About me

What am I doing?

Behind the aesthetic value of Earth's biodiversity, there is one exciting challenge: unravelling the underlying causes of species' geographic distribution. Indeed, biogeographers strive to find the set of variables that best explains past and present distribution in order to accurately forecast tomorrow's species occurrences. This understanding is crucial to foresee and control impacts of anthropogenic forcing on biodiversity loss.

Beyond classical variables such as temperature, precipitations and edaphic factors, Biogeographers must take evolutionary processes and ecological interactions into account to better estimate future biodiversity at global scale. Working in this context, my Phd thesis project focuses on one particular theoretical issue: the relationship between ecological interactions and species co-occurrence. As theory predicts that species's range limits are affected by many factors including ecological interactions, there must be a link between co-occurrence of species and their biological association. Therefore I search for elegant methods to address questions pertaining to this link in order to sustain the development of emerging joint species distribution models, which I think could improve our predictions of future changes in biodiversity.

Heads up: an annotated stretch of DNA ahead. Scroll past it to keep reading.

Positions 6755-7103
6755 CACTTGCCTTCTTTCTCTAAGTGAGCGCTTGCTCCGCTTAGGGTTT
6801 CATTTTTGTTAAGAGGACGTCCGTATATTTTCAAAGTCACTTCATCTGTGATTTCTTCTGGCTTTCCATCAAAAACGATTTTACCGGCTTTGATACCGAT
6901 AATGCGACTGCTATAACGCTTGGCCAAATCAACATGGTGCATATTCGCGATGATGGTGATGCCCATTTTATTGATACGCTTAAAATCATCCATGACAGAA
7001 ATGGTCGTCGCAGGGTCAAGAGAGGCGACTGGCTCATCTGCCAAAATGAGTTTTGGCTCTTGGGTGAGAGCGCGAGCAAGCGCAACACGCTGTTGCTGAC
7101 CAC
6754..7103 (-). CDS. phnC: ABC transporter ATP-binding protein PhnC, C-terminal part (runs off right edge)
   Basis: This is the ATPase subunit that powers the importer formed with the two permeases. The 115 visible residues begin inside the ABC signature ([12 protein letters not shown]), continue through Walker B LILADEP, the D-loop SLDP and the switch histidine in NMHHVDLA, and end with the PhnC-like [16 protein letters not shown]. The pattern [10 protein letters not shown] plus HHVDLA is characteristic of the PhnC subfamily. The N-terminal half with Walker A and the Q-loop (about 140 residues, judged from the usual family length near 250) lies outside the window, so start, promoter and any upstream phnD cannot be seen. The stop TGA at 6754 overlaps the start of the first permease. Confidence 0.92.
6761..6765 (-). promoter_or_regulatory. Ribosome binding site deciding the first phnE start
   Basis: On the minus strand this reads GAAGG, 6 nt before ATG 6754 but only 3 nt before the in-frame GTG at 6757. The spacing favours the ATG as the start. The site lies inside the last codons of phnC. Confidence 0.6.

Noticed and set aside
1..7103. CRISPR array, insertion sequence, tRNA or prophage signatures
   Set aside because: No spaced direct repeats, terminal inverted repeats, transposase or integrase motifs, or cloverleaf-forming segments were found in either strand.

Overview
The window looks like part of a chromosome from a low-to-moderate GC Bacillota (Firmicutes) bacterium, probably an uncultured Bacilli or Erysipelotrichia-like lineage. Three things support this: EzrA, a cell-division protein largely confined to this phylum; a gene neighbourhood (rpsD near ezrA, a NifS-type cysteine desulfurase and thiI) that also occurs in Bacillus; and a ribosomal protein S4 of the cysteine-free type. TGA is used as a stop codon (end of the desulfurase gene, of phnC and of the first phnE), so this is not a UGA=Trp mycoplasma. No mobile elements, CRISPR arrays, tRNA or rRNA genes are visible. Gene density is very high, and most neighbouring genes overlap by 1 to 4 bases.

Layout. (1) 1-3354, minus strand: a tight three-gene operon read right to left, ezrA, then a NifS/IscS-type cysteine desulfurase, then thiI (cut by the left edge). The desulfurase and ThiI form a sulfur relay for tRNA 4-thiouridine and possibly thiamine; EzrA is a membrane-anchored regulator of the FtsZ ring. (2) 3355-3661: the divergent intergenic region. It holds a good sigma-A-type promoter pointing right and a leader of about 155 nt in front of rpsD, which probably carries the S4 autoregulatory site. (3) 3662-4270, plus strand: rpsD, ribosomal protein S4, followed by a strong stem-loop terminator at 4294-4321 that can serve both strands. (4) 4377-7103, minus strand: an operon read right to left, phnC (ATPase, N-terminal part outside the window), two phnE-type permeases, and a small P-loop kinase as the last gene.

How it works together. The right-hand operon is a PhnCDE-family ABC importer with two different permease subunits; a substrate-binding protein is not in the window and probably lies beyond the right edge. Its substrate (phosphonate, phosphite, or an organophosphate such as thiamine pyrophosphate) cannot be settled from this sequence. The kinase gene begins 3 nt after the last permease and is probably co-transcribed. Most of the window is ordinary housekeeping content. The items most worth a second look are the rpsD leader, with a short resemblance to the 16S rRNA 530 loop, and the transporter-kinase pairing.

With whom am I collaborating?